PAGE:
The safety of a single oral dose of carprofen (11.5 mg/kg), flunixin (1 mg/kg) and
phenylbutazone (1.7 mg/kg) was evaluated in the Cape Vulture (Gyps coprotheres) by means
of a four-way parallel study, using two birds per treatment. Clinical observations, clinical
pathology and necropsy examinations were determining factors. Clinical signs of lethargy and
depression were noted in one of the carprofen (CRP), two of the flunixin (FXN) and one of the
phenylbutazone (PBZ) treated birds. Serum alanine transferase (ALT), albumin, sodium,
calcium, potassium and uric acid (UA) concentrations were monitored up to 48 hours post
dosing. Mild reversible inhibition of UA excretion was evident in all three groups, although UA
remained within population reference intervals. All treatment groups had a drug concentration
responsive ALT increase. No pathological lesions where noted on histopathology.
Oral absorption of CRP, FXN and PBZ was characterised by a maximum plasma concentration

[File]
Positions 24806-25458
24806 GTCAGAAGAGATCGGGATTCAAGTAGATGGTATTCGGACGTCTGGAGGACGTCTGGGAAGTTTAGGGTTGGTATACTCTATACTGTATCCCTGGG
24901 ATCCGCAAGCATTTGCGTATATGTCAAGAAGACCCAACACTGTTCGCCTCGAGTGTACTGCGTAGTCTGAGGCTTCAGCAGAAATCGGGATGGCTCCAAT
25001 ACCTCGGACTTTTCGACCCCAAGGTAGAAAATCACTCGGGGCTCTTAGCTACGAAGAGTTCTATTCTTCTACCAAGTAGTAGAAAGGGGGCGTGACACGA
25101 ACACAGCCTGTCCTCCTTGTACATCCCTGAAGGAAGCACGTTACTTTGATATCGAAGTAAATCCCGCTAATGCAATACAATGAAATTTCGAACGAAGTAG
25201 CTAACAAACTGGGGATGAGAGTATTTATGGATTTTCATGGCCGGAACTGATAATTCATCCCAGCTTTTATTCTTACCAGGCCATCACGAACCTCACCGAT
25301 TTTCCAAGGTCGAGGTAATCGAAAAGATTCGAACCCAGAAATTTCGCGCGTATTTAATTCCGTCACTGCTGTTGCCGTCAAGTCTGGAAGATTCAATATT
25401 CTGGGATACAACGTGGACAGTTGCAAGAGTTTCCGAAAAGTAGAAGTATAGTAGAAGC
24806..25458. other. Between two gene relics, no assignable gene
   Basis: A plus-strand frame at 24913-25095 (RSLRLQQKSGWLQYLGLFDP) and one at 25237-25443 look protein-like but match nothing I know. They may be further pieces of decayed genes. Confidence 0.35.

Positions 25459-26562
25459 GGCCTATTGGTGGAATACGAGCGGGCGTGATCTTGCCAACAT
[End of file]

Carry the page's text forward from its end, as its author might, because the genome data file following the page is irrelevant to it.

of 1051.8 ± 620.7 ng/ml, 335.9 ± 36.3 ng/ml and 11150 ± 2474.9 ng/ml obtained in 4 ± 4.3,
0.45 ± 0.02 and 5.3 ± 5.2 hours respectively and a half-life of elimination of 13.3 ±5, 1.8±1
and 18.7 ±11.4 hours respectively. The volume of distribution was 13.62 ± 9.91 L/kg (CRP);
3.29± 0.75 L/kg (FXN) and 0.13 ± 0.03 L/kg (PBZ). Area under the curve until the last time
point was 21.72± 20.10; 0.78± 0.28 and 263.35 ±68.69 μg/mL*h for CRP, FXN and PBZ
respectively. Glucuronidation was identified in FXN and CRP treated birds. The long half-life
of PBZ and CRP creates concern that accumulative toxicity may occur. Both FXN and PBZ are
potentially hepatotoxic indicating that clinical use or the presence thereof in the food-chain
should be avoided. CRP may be of clinical benefit in the vulture, but only as a single treatment.
This drug should also be safe in the case of possible contamination of the food chain, as it is
unlikely that vultures will be exposed to the drug often enough for it to be cumulative
Dissertation (MMedVet)--University of Pretoria, 2015.